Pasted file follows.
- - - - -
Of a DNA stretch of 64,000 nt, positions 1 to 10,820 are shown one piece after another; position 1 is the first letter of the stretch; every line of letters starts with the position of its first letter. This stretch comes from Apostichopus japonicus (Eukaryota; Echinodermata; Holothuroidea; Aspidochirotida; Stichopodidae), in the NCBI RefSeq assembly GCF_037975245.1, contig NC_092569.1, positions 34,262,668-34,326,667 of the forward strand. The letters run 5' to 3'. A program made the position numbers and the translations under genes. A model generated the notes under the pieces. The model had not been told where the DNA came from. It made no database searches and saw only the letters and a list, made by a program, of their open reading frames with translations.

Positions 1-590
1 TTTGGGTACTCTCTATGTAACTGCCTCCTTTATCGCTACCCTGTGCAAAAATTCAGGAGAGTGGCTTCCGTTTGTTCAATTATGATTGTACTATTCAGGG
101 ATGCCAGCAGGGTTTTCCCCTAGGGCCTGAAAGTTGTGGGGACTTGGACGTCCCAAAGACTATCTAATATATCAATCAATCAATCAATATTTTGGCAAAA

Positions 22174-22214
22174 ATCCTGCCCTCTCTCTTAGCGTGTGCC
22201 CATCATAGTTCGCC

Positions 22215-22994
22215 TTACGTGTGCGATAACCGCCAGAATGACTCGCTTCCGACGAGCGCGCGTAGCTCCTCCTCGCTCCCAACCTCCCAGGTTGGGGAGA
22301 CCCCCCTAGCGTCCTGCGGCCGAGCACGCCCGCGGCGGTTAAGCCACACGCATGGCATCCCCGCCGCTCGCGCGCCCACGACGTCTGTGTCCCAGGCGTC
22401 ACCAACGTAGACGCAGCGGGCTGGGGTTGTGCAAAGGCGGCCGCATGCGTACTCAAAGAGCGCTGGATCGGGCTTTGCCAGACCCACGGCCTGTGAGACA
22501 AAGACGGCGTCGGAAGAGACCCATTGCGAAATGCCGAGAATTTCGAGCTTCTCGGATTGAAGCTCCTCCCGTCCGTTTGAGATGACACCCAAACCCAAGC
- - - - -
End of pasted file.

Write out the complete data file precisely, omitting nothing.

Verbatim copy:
Of a DNA stretch of 64,000 nt, positions 1 to 10,820 are shown one piece after another; position 1 is the first letter of the stretch; every line of letters starts with the position of its first letter. This stretch comes from Apostichopus japonicus (Eukaryota; Echinodermata; Holothuroidea; Aspidochirotida; Stichopodidae), in the NCBI RefSeq assembly GCF_037975245.1, contig NC_092569.1, positions 34,262,668-34,326,667 of the forward strand. The letters run 5' to 3'. A program made the position numbers and the translations under genes. A model generated the notes under the pieces. The model had not been told where the DNA came from. It made no database searches and saw only the letters and a list, made by a program, of their open reading frames with translations.

Positions 1-590
1 TTTGGGTACTCTCTATGTAACTGCCTCCTTTATCGCTACCCTGTGCAAAAATTCAGGAGAGTGGCTTCCGTTTGTTCAATTATGATTGTACTATTCAGGG
101 ATGCCAGCAGGGTTTTCCCCTAGGGCCTGAAAGTTGTGGGGACTTGGACGTCCCAAAGACTATCTAATATATCAATCAATCAATCAATATTTTGGCAAAA

Positions 22174-22214
22174 ATCCTGCCCTCTCTCTTAGCGTGTGCC
22201 CATCATAGTTCGCC

Positions 22215-22994
22215 TTACGTGTGCGATAACCGCCAGAATGACTCGCTTCCGACGAGCGCGCGTAGCTCCTCCTCGCTCCCAACCTCCCAGGTTGGGGAGA
22301 CCCCCCTAGCGTCCTGCGGCCGAGCACGCCCGCGGCGGTTAAGCCACACGCATGGCATCCCCGCCGCTCGCGCGCCCACGACGTCTGTGTCCCAGGCGTC
22401 ACCAACGTAGACGCAGCGGGCTGGGGTTGTGCAAAGGCGGCCGCATGCGTACTCAAAGAGCGCTGGATCGGGCTTTGCCAGACCCACGGCCTGTGAGACA
22501 AAGACGGCGTCGGAAGAGACCCATTGCGAAATGCCGAGAATTTCGAGCTTCTCGGATTGAAGCTCCTCCCGTCCGTTTGAGATGACACCCAAACCCAAGC